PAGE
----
Confiscation of Property
Confiscation of Property
CONFISCATION OF PROPERTY
CONFISCATION OF PROPERTY has occurred in the United States during wartime, ever since the revolutionary war. As a means of financing hostilities against England, the Continental Congress declared in 1776 that the property of Loyalists was subject to seizure. By the end of 1781, every state had passed a confiscation act, and Loyalists had lost property worth millions of pounds. Article V of the Definitive Treaty of Peace (1783) provided that Congress would urge the states to compensate former owners whose property had been seized, but only South Carolina responded to this plea. With the United States itself refusing to provide compensation, the British Parliament ultimately indemnified a large number of Loyalists in an amount exceeding £3 million.
During the Civil War, both the North and the South confiscated property. The Confederacy's scheme, adopted in 1861, required all northern debts to be paid to the government in return for bonds. Designed essentially to produce revenue, it was not successful. The North's use of confiscation, culminating in the Emancipation Proclamation, effective 1 January 1863, was directed primarily toward the liberation of slaves. The slaveholders' losses incurred because of freed slaves has been estimated at $2 billion. The total value of confiscated nonhuman property, though greater in the South than in the North, was not large by modern standards, and some property was returned after the war.
World War I and World War II witnessed a revival of property seizure as an instrument of policy. Departing from its general policy of not disturbing alien-owned property in time of war, Congress enacted the Trading with the Enemy Act on 6 October 1917. This statute created the Office of Alien Property Custodian, which took over and operated in trust about $700 million of enemy-owned or enemy-controlled property. After the war, Congress decided to return most of this property, and in 1935 the office was abolished. Under the above statutory scheme, property had not actually been confiscated but merely "frozen" for return or other use upon termination of hostilities.
A similar approach was taken during World War II, when Congress amended the original Trading with the Enemy Act and reestablished the Office of the Alien Property Custodian. Enemy property worth millions of dollars was frozen once again. After the war, Congress enacted the War Claims acts of 1948 and 1962, under which German and Japanese property held in trust by the United States was vested and used to satisfy in part the war claims of U.S. citizens. Using the former enemy property in this fashion did not constitute confiscation, since it was done pursuant to the Potsdam Agreement of 1945 and the Paris Reparation Agreement of 1946, with respect to Germany, and pursuant to the Treaty of Peace of 8 September 1951, with respect to Japan.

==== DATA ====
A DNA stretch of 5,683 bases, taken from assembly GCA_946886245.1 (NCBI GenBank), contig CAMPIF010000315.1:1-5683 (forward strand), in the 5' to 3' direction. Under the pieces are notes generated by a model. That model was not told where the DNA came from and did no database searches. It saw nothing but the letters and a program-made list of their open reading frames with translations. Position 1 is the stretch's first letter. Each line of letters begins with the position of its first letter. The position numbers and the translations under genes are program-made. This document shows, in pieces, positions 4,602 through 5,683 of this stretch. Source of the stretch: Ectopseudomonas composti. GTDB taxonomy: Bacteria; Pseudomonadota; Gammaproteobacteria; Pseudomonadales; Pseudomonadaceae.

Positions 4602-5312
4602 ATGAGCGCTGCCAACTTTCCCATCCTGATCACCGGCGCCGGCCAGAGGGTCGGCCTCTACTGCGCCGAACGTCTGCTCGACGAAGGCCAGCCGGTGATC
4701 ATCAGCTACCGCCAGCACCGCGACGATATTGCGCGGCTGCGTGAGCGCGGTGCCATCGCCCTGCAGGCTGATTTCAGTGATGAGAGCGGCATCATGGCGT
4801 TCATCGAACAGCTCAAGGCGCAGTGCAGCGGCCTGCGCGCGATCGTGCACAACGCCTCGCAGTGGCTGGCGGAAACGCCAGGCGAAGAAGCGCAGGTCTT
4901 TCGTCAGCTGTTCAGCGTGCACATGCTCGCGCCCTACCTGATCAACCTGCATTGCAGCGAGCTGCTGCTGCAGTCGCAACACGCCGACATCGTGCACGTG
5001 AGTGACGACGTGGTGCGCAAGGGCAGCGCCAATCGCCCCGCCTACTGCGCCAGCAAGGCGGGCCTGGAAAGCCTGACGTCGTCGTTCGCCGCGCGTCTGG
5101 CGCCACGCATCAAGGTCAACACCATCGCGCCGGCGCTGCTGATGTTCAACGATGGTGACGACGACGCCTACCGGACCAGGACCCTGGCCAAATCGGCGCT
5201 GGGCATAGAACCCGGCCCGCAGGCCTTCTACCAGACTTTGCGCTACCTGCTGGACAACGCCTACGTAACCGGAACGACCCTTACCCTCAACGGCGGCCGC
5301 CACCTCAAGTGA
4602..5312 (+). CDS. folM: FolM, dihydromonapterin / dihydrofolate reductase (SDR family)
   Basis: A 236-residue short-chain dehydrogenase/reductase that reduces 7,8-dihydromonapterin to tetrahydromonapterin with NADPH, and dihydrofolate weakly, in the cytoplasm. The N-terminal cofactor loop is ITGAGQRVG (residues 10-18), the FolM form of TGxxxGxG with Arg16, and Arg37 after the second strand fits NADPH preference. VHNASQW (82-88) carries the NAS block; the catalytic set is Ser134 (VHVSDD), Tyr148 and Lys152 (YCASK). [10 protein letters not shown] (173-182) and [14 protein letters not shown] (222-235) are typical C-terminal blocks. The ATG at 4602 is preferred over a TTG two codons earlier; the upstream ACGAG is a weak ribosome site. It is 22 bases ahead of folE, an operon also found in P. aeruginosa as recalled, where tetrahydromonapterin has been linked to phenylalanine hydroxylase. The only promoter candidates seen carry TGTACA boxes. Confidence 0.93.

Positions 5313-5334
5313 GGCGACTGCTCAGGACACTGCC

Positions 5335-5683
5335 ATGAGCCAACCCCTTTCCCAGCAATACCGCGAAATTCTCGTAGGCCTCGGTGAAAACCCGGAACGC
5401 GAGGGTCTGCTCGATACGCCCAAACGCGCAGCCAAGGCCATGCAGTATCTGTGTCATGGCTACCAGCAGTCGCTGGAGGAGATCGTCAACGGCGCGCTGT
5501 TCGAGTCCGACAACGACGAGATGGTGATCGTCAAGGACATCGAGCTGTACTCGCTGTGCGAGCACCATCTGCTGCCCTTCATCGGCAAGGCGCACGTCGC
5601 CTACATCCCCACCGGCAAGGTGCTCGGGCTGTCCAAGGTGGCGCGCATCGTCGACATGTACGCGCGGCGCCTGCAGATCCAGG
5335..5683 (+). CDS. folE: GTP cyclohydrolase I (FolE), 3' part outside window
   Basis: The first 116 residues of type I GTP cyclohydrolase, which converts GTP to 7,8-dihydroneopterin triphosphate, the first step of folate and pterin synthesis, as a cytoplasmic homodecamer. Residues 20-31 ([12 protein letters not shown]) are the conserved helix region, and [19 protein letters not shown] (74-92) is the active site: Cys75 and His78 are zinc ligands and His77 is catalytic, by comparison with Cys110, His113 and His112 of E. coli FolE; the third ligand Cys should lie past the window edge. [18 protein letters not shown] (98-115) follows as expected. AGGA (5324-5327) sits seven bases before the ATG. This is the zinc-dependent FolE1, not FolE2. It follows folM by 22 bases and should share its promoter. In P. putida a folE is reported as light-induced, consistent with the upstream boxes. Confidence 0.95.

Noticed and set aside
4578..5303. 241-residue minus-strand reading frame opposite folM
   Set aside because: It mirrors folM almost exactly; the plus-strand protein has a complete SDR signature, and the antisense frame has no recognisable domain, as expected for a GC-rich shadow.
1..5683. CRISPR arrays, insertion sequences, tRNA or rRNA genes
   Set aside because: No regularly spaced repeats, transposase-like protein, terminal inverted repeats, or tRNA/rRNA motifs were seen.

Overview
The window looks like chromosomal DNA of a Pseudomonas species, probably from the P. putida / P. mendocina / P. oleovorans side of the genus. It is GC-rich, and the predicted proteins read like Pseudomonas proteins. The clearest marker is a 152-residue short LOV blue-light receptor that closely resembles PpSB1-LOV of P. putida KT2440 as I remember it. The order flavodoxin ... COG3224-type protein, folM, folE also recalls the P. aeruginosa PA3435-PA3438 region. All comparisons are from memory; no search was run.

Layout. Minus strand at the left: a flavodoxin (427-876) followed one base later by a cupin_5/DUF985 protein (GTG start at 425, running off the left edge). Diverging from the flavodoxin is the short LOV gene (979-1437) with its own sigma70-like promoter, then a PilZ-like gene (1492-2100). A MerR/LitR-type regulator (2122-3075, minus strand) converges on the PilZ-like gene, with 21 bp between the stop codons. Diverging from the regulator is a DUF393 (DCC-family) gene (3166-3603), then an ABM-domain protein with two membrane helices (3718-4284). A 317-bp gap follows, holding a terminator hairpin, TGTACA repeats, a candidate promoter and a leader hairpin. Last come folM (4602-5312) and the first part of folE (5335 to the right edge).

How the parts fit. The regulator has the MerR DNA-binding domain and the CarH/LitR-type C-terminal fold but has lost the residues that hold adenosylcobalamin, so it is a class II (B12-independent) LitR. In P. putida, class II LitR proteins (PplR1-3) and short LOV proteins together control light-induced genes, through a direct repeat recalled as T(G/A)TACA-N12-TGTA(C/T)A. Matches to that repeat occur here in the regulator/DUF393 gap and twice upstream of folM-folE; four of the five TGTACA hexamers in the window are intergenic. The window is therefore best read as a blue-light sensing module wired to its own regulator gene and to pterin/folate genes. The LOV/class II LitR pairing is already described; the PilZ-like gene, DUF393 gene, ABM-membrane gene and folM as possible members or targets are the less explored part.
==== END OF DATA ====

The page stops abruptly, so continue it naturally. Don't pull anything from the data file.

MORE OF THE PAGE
During the postwar period, the United States continued the policy of freezing rather than vesting alien property in the absence of special agreement. Title V of the International Claims Settlement Act of 1949 (as amended on 16 October 1964) allowed certain claims of U.S. citizens against Cuba. It contained provisions for vesting Cuban assets that the United States had frozen previously in retaliation for Cuba's confiscation of more than $1.8 billion of American-owned property in Cuba. Congress amended the act again on 19 October 1965, deleting the vesting provisions and there by preserving the policy of the United States against taking foreign property without adequate compensation. To support U.S. national security and foreign policy goals since 1962, the Office of Foreign Assets Control has frozen—but has not vested—foreign assets of various countries, organizations supporting terrorism, and international traffickers in narcotics.
Domke, Martin. The Control of Alien Property: Supplement to Trading with the Enemy in World War II. New York: Central Book, 1947.
Hyman, Harold M. A More Perfect Union: The Impact of the Civil War and Reconstruction on the Constitution. Boston: Houghton Mifflin, 1975.
Lucie, Patricia M. L. "Confiscation: Constitutional Crossroads." Civil War History 32, no. 4 (Dec. 1977): 307–321.
Martin, W. F., and J. R. Clark. American Policy Relative to Alien Property. Washington, D.C.: GPO, 1926.
Norton, Mary Beth. The British-Americans: The Loyalist Exiles in England, 1774–1789. Boston: Little, Brown, 1972.
Randall, J. G. The Civil War and Reconstruction. 2d rev. ed. Boston: Little, Brown, 1973.
Van Tyne, Claude Halstead. The Loyalists in the American Revolution. New York: B. Franklin, 1970.
See alsoProperty .